Welcome to the March 2021 Design Chain Associates E-mail Newsletter!
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I meant to get this out to you early last month but it's been a busy time. Now there's even more to cover!
You would think that after 15 years of being in force the electronics supply chain, in aggregate, would have a better understanding of the EU RoHS Directive. While the major manufacturers, for the most part, do have a good and solid understanding, smaller ones - along with much of the supply chain and some major contract manufacturers - still do not seem to grasp many aspects of it. And having little experience with other New Legislative Framework Directives, many people who are responsible for RoHS compliance could use an introduction to it as well.
So I want to make sure you know that the two eLearning courses I developed for Chemical Watch are now available:
If you, or your new colleague who is suddently thrust into the role of RoHS ownership, need a solid introduction to RoHS and/or the NLF, these are the courses to take.
And as always, feel free to give me any feedback you have on them!
If you have read the US Toxic Substance Control Act (TSCA) as revised by the Lautenberg Safe Chemicals Act of 2016, you know that it has a newfound capacity to impact articles and can more readily restrict or ban substances than it has had in the past. That capacity came quickly and seemingly without notice to the electronics industry. On January 6 the EPA passed final rules banning or restricting five substances, most with only 60 days notice. Now, the EPA had believed they had been in communication with all the industries that were using these substances over the past few years so they - and the industry stakeholders - felt that 60 days notice was acceptable for such an action. Unfortunately this was not the case for at least one of these substances: flame retardant/plasticizer phenol, isopropylated phosphate (3:1) (PIP (3:1)). Another, decabromodiphenyl ether (DecaBDE), now banned by the Stockholm Convention, has been effectively eliminated from well-controlled electronics supply chains since it was (finally) restricted by the EU RoHS Directive in 2008 (via the EU Court of Justice's annulment of Commission Decision 2005/717/EC).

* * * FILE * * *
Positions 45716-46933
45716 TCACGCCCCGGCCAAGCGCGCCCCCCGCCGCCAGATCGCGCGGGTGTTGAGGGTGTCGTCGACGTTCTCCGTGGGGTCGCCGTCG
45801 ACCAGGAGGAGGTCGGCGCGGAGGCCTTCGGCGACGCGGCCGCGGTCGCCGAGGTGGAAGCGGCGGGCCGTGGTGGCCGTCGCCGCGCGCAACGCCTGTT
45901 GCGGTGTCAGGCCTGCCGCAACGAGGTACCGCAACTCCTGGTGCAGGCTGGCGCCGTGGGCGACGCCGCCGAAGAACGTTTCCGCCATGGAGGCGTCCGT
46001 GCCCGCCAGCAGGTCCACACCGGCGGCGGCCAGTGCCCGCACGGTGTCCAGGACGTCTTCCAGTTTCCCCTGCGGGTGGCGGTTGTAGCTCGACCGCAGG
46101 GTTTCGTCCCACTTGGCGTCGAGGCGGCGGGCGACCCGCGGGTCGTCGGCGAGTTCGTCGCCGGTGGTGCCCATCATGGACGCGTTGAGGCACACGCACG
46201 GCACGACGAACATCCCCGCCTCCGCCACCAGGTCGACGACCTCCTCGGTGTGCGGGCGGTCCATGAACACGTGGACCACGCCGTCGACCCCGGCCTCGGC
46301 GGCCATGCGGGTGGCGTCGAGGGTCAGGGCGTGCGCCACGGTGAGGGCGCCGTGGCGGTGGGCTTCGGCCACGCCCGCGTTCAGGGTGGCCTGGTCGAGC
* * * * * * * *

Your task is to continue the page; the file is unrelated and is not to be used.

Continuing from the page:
On the evening of March 8, last night, the EPA issued a press release announcing that it had reopened its stakeholder comment period for 60 days to gather more information from the now-aware electronics industry (and perhaps others), as well as "issuing a temporary 180-day 'No Action Assurance' indicating that the agency will exercise its enforcement discretion regarding the prohibitions on processing and distribution of PIP (3:1) for use in articles, and the articles to which PIP (3:1) has been added".
So manufacturers can continue to sell products containin PIP (3:1) but if you are not aware of whether this flame retardant/plasticizer for PVC is used in what you sell in the US I urge you to prioritize an inquiry to relevant suppliers.
Bottom line: pay attention to TSCA.